ERIC: So we think it definitely got cooler. And it could have possibly had some dust just above its surface to block it out. And it could have had this spot on its surface to make it seem even more dim. And it was really difficult to tell what those were because it's difficult to observe them from the Earth's surface. Because the light that would tell us about these clues, it gets absorbed by our atmosphere. And so we would need to have been looking at the star with telescopes in space. And we just weren't doing that. Or so we thought, until your team came up with a really clever way to kind of look back in time at Betelgeuse. So how did you come up with a way to answer this question of what happened?

DAISUKE: We first thought about the fact that the Himawari-8 satellite, which is a Japanese geostationary meteorological satellite, can be used as a space telescope to observe some stars. At this first stage, we did not think about Betelgeuse. Then we searched which stars can be observed with Himawari-8, and theorized that Betelgeuse can be observed with Himawari. Then we realize that this project seems very interesting. And we started to use Himawari-8 to investigate great dimming of Betelgeuse.

ERIC: I love that, because it's data from a satellite that was not meant to look at the stars at all. The stars just happened to be in the pictures. It was supposed to be used for weather, and it was. But since that data was available and can be shared, you were able to find a way to use it for astronomy, even though it's not a telescope. That's really amazing.

DAISUKE: Thank you so much. We are so proud of our new concept of using meteorological satellites as space telescopes.

ERIC: So using this data from weather satellite, what did that tell you about what caused the dimming?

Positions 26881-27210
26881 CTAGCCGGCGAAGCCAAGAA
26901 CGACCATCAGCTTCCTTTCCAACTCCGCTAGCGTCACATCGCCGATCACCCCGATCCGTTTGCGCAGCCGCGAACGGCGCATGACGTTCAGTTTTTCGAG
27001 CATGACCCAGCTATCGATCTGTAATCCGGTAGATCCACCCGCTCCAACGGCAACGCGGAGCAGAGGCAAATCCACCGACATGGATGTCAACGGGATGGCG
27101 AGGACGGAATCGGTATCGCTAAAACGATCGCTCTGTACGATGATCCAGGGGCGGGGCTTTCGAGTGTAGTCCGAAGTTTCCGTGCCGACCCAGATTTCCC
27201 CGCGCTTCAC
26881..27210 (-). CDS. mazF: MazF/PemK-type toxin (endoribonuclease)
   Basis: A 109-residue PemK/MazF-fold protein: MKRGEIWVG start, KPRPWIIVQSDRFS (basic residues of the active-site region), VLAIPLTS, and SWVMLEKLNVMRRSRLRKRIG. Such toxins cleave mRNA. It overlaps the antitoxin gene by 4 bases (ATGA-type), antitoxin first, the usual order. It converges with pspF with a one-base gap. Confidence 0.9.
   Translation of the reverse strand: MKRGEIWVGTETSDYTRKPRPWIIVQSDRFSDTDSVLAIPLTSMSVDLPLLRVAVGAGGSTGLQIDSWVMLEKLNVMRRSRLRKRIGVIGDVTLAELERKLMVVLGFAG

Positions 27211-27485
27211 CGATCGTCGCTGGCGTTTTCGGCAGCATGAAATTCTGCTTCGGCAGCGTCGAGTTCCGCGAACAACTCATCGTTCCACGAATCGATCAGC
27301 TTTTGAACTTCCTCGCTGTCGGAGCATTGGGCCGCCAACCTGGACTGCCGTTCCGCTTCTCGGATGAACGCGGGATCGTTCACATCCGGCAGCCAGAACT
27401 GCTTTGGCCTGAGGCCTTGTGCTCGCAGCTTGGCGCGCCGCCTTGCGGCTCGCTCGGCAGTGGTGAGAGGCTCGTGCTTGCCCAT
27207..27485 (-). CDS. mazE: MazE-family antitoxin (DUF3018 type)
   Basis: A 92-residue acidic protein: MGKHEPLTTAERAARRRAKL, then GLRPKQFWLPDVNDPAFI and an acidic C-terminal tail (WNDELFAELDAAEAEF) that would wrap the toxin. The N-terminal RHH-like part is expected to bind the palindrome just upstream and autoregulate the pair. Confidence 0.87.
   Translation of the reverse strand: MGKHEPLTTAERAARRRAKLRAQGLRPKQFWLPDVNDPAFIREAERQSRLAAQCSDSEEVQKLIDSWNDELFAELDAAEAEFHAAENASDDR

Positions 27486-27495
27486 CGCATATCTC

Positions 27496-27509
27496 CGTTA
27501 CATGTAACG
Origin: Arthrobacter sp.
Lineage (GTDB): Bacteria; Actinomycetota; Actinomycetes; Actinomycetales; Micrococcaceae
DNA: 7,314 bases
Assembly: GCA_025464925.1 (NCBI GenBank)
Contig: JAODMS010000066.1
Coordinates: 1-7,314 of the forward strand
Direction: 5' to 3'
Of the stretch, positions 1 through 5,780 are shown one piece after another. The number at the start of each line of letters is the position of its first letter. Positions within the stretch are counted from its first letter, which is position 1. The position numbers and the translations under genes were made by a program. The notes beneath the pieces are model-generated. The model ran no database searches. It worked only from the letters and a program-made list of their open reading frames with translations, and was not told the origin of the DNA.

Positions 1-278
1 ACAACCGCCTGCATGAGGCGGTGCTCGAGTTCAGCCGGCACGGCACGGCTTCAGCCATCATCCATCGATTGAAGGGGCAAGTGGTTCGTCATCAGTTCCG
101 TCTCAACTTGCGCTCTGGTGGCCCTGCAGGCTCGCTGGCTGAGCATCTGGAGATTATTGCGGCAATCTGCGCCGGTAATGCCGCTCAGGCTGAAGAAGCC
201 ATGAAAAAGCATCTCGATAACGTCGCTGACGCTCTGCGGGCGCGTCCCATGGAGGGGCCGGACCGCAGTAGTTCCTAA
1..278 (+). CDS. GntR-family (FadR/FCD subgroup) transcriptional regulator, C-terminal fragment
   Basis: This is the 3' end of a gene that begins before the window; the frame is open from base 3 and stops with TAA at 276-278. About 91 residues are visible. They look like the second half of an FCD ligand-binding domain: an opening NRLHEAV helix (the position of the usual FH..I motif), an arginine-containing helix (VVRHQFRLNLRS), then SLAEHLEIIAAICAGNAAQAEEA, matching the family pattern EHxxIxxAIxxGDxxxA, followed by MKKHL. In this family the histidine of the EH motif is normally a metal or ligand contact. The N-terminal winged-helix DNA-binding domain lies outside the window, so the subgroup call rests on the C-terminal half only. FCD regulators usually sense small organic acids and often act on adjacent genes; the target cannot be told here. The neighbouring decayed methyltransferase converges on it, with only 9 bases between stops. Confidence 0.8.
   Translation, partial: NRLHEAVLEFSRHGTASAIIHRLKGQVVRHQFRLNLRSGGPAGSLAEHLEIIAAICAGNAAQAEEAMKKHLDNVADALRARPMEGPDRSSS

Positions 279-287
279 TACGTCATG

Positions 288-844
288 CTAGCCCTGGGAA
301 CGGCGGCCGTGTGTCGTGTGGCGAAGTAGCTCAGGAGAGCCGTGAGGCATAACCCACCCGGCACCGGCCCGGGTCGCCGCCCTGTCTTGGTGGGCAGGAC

DAISUKE: Previous works mainly used the data from optical or near-infrared light. Only with this data, it cannot be said whether the dust formation scenario contributed to the great dimming or not. And in contrast, we focus on the light from the mid-infrared wavelength range. In this wavelength range, around ten micrometer, we can see the light that is emitted by the circumstellar dust. And using this light from the circumstellar dust, we can determine the amount of dust around the surface of Betelgeuse. We made a catalog of the time variation of the amount of dust around Betelgeuse. And when looking at this data, we found that the amount of dust actually increased during the great diming phase. So the great dimming was partly contributed to by the dust formation scenario, together with the temperature decrease scenario.

ERIC: So you could say for sure that it was both?


ERIC: Not only did the solve this mystery that goes back a couple of years. But you said at the end of your paper that this information could help us understand how massive stars explode at the end of their lives in general.

DAISUKE: The dust formation and subsequent mass loss around the red supergiants affects their evolutionary paths to supernova and also the light curve of the supernovae after its explosion. Therefore, basic understanding of this process, including dust formation and the mass loss of red supergiants, we think is important for understanding supernovae.

ERIC: Knowing how that mass gets thrown off from the star and becomes a dust cloud, how that happens, when that happens, what timing, all of that goes into understanding the process of the end of a star's life. That's fascinating.

DAISUKE: Yes, that's right.

ERIC: When do you think Betelgeuse will explode?

DAISUKE: It's a very, very good question. And as far as I know, astronomers do not know when. And according to a paper published two years ago, it will take more than one million years for Betelgeuse to explode. But the theory always changes. So it is possible that tomorrow, Betelgeuse will explode.

ERIC: Right. And since it's over 500 light years away, it could have exploded hundreds of years ago and we would just find out about it when the light got here, right?

DAISUKE: Yes, that's right. If the Betlegeuse exploded five hundred years ago, then we will see the explosion of Betlegeuse tomorrow.

ERIC: Daisuke, thank you so much for joining me and telling me all about your research.

DAISUKE: Thank you so much.

ERIC: On your next visit to the Museum of Science, catch a show at the Charles Hayden Planetarium and ask the knowledgeable staff all about exploding stars. While you're at home, subscribe to our YouTube page where you can find videos covering the history of astronomy and the groundbreaking scientists like Annie Jump Cannon who furthered our understanding of stars and their life cycles. And to catch a glimpse of Betelgeuse from New England, look to the southern sky in winter for the three distinct stars of Orion's belt, and just above them you'll find the red supergiant. Until next time, keep asking questions.